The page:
We have become almost obsessive with explaining and setting up - I try find some kind of balance -because it isn't story, it's all set up and back story. In a sense the story is what is happening in the present tense of the picture. Sometimes it is great for the audience to learn - if you watch this movie and you hadn't seen any of the previous Wolverine or X-Men films or even read the Wolverine comics you would learn about his past with Jean Grey in the course of the film.
It's built to function that way as well as for someone with pre-knowledge. These are the things we think a lot about and there is actually an additional scene in the well with Yashida that will be on the Blu-ray or DVD that we did shoot, but didn't think we needed and we were already at the edge lengthwise anyway.
Can you tell us anything about the scene in the well?
James Mangold: You'll see it soon, when the Blu-ray comes out.
If I'm not mistaken there is a subtle nod to the Dirty Harry pool scene in The Wolverine and more than one person has mentioned to me that Hugh Jackman plays Logan like Clint Eastwood would. I don't see it myself and feel he plays it more with John Wayne's swagger.
Highlights from James Mangold's chat about making The Wolverine included:
WHAT WAS IT ABOUT THIS STORY IN PARTICULAR THAT BOTH YOU AND HUGH JACKMAN WANTED TO BRING THE SCREEN?
James Mangold: If you take it as a given that we wanted to get further into his character and the previous Wolverine picture - although was called Wolverine - was also called X-Men Origins, and ended up being, in a way, an X-Men film - it didn’t really give much time to his character, and I think what we were really out to do was to find a way to really get inside Logan.
Chris Claremont and Frank Miller had written a saga decades ago about this Japanese adventure of Logan. It was never clear to me where it fit into the time line in relation to the existing movies, but it occurred to me that we could move this and have it taking place after the existing X-Men movies. The comic book saga opens with him in the Yukon, in some kind of alienated state in the woods there. It seemed very logical to me to me to make a film about him having lost the X-Men, having lost Jean Grey, having lost Professor X, and being in a kind of reclusive state.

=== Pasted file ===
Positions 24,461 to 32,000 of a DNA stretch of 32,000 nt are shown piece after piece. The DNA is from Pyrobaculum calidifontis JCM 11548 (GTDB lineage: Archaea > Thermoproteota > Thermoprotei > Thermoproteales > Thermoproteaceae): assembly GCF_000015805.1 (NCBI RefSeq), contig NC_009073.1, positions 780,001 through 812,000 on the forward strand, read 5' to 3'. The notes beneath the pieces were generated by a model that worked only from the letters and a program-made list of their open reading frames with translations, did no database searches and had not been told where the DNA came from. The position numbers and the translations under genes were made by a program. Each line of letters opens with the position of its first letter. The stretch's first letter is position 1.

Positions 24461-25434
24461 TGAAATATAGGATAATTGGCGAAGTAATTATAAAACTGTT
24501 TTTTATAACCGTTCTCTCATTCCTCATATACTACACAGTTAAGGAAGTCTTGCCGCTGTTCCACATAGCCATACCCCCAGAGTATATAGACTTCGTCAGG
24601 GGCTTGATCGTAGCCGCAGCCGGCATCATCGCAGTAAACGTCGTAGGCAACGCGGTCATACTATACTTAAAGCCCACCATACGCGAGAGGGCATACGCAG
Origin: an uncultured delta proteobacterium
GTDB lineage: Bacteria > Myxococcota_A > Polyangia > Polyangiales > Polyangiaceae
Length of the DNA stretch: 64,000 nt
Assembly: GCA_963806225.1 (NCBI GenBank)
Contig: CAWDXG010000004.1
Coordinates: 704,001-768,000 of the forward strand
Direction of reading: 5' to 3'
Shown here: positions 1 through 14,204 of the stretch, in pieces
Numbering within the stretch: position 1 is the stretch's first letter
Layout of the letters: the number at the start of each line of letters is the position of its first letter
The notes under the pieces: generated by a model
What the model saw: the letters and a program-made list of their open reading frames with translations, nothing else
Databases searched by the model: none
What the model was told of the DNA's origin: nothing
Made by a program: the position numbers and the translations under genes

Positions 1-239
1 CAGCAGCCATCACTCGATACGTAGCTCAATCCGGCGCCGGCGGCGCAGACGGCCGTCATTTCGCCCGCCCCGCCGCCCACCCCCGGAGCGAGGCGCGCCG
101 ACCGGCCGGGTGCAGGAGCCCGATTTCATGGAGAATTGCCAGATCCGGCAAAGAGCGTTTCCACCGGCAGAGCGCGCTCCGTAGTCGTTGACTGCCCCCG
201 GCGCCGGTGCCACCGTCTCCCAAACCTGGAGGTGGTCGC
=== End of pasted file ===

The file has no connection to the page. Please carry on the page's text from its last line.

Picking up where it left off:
HOW IMPORTANT WAS IT TO MAKE LOGAN MORE VULNERABLE?
James Mangold: It was very important to me - that we find Logan in a place of emotional desolation. It seemed advantageous to start in a place where he was cut off. They weren’t sure where to locate this saga in relation to the existing movies. The first reaction I had when I read the material was an assumption that it took place after the X-Men films. So, in a way this was X-Men 4 almost more than it was Wolverine 2 in the sense of the time line. And that seemed really interesting to me because Claremont - Miller’s saga opens with him in The Yukon estranged.
The tricky thing then is if you’re trying to help the fan-boys out a little and say ‘OK, I’m going to start in the Yukon, just like the original’, the question is why is he there? Why now? Is he on vacation? Or is he hiding?
So, now you have to answer that question. So, instantly you’re in the zone of danger with every fan-boy in town because it’s not in the material and you’ve hardly begun.